I have been doing my own darkroom work since high school and I am now retired. I started in my parents’ house bathroom. After college graduation and the first job, I moved into a rent house that had a darkroom, and then I built one in another rent house, one for an employer, and two in houses that I’ve owned.
Shortly after leaving the security company (See: Part 4 of 6), my new job required a transfer to another city. The house we bought had no good place for a darkroom. However, I was traveling a lot and really didn’t give it much thought. I did set up in the laundry room once, but there was a window and two doors (one with glass) to deal with. Plus, there was barely room.
The house also had no place for my wife, a painter, to work. She needed studio space. We looked at a number of options, including adding on to the existing house and even purchasing a very small, older house in a nearby run-down neighborhood. The option that won was to build a separate building on the back of our residential lot. She got a studio, and I got a darkroom. We called the building the “Art Dept.”.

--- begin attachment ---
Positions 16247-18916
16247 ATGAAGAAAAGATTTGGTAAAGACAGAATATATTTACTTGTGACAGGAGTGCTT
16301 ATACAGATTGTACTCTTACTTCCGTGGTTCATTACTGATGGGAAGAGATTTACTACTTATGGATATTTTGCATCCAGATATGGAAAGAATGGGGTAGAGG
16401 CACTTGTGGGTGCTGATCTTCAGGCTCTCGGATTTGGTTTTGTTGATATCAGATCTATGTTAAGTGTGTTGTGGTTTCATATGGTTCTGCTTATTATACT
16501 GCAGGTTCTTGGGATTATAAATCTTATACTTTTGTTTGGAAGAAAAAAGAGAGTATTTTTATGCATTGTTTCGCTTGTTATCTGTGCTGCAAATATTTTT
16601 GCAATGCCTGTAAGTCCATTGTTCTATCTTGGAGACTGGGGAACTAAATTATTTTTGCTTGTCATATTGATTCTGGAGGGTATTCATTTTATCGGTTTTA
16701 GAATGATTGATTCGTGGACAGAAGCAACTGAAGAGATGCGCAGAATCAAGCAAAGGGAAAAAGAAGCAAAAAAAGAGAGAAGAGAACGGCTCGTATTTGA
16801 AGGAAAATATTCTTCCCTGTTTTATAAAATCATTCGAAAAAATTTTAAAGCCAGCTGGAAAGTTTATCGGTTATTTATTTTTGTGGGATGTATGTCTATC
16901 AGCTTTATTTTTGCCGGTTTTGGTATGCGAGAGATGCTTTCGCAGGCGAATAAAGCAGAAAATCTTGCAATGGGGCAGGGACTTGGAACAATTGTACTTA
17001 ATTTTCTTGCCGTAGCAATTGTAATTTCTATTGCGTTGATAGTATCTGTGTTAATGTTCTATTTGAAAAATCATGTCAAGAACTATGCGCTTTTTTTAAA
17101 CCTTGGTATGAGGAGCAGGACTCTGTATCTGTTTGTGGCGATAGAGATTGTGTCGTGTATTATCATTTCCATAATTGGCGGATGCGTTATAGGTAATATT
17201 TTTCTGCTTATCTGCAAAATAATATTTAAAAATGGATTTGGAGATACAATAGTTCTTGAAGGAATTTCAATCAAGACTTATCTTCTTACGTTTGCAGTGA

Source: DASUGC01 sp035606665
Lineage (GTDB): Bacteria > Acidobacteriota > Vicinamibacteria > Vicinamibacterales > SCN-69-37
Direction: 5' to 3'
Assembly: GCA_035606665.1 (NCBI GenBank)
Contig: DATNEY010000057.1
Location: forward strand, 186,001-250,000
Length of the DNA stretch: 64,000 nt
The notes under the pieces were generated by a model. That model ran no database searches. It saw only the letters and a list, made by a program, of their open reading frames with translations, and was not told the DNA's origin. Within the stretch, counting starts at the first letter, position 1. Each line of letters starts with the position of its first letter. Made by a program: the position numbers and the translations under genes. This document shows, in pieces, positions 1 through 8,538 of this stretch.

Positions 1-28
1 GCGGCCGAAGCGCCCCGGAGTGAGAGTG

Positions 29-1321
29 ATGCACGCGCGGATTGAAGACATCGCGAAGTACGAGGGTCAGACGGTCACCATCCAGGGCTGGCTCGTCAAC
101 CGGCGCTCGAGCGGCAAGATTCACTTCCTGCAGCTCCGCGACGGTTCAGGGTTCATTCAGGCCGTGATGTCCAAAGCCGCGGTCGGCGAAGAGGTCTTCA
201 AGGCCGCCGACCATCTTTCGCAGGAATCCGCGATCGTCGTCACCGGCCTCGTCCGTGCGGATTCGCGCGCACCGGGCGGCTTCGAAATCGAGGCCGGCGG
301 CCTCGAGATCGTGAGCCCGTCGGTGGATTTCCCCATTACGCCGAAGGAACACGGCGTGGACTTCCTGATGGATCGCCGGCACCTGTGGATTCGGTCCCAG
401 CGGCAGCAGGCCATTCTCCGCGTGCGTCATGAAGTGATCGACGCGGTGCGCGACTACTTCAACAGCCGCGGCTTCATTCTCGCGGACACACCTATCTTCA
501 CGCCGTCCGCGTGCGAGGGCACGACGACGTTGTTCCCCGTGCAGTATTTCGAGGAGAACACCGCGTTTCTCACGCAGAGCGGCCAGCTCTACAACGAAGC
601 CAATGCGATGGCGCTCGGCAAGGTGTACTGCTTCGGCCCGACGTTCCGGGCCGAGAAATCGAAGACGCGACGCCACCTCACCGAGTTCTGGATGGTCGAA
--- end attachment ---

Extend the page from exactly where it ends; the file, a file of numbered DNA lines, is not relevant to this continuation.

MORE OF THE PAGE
The new building was 16 x 24, and two story. The upper floor was hers, and the lower floor was mine. I had the option to partition off as much of the lower floor as needed for the darkroom. For some reason that surely must have seemed good at the time, I built the darkroom at 7 x 10 feet. The darkroom I had left at my previous job was really not functionally any bigger, since it was all on one side. This seemed to me to give 18-20 feet of linear work area, which was larger than what I had had at the company.
I partitioned off a corner of the lower floor. In hindsight, I should have extended the partition all of the way across the short end of the building so that the darkroom was 7 x 15 (“nominal 16”), rather than 7 x 10.
My splurge purchase for this darkroom was an 8 foot sink. This became the wet side, with a small table to hold the print washer just to the side of the sink. On the dry side, an old 9 foot door – salvaged off of a neighbor’s trash pile – was repurposed as a counter top over a couple of cheap melamine cabinets.
Heat and AC was supplied by the central system for the building. Plumbing was run from the main house. Initially, I was still using the Chromega B I had bought for that first rent house darkroom, but another photographer let me have an old, well-worn but serviceable Omega D5 for not much money. I made all my exhibition prints for the Texas Church Project and printed my 2006 and 2008 portfolios in this darkroom. ( http://silverdarkroom.net/?page_id=188 )